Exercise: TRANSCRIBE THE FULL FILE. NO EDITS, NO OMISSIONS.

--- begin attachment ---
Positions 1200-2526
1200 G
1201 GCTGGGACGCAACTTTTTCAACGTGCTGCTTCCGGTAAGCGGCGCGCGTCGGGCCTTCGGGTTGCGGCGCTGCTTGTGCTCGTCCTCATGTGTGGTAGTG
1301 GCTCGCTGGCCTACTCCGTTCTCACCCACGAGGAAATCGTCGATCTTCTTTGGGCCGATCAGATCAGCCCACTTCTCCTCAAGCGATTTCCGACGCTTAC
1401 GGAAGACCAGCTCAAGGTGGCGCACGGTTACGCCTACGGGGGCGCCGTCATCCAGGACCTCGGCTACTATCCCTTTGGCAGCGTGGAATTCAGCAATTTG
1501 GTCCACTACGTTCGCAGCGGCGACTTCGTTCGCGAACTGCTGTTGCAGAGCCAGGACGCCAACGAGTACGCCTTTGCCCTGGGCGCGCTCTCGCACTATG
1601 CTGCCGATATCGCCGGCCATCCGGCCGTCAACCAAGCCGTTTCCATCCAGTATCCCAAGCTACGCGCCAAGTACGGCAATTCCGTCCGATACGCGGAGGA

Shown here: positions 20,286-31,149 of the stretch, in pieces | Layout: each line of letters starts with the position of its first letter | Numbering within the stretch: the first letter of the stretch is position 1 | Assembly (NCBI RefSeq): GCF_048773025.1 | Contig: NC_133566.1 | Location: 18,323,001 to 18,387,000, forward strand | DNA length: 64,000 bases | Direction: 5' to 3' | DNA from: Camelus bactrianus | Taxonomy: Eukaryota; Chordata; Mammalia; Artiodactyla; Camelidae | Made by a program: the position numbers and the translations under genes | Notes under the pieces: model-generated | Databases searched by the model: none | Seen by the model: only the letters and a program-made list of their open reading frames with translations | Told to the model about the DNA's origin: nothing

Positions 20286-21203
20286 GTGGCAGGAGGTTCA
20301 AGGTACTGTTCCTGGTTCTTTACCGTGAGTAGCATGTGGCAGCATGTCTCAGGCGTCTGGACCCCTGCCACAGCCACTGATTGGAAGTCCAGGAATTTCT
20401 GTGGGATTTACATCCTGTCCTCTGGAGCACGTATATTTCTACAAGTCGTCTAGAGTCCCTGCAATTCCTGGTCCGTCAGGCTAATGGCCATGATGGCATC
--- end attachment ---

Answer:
Positions 1200-2526
1200 G
1201 GCTGGGACGCAACTTTTTCAACGTGCTGCTTCCGGTAAGCGGCGCGCGTCGGGCCTTCGGGTTGCGGCGCTGCTTGTGCTCGTCCTCATGTGTGGTAGTG
1301 GCTCGCTGGCCTACTCCGTTCTCACCCACGAGGAAATCGTCGATCTTCTTTGGGCCGATCAGATCAGCCCACTTCTCCTCAAGCGATTTCCGACGCTTAC
1401 GGAAGACCAGCTCAAGGTGGCGCACGGTTACGCCTACGGGGGCGCCGTCATCCAGGACCTCGGCTACTATCCCTTTGGCAGCGTGGAATTCAGCAATTTG
1501 GTCCACTACGTTCGCAGCGGCGACTTCGTTCGCGAACTGCTGTTGCAGAGCCAGGACGCCAACGAGTACGCCTTTGCCCTGGGCGCGCTCTCGCACTATG
1601 CTGCCGATATCGCCGGCCATCCGGCCGTCAACCAAGCCGTTTCCATCCAGTATCCCAAGCTACGCGCCAAGTACGGCAATTCCGTCCGATACGCGGAGGA

Shown here: positions 20,286-31,149 of the stretch, in pieces | Layout: each line of letters starts with the position of its first letter | Numbering within the stretch: the first letter of the stretch is position 1 | Assembly (NCBI RefSeq): GCF_048773025.1 | Contig: NC_133566.1 | Location: 18,323,001 to 18,387,000, forward strand | DNA length: 64,000 bases | Direction: 5' to 3' | DNA from: Camelus bactrianus | Taxonomy: Eukaryota; Chordata; Mammalia; Artiodactyla; Camelidae | Made by a program: the position numbers and the translations under genes | Notes under the pieces: model-generated | Databases searched by the model: none | Seen by the model: only the letters and a program-made list of their open reading frames with translations | Told to the model about the DNA's origin: nothing

Positions 20286-21203
20286 GTGGCAGGAGGTTCA
20301 AGGTACTGTTCCTGGTTCTTTACCGTGAGTAGCATGTGGCAGCATGTCTCAGGCGTCTGGACCCCTGCCACAGCCACTGATTGGAAGTCCAGGAATTTCT
20401 GTGGGATTTACATCCTGTCCTCTGGAGCACGTATATTTCTACAAGTCGTCTAGAGTCCCTGCAATTCCTGGTCCGTCAGGCTAATGGCCATGATGGCATC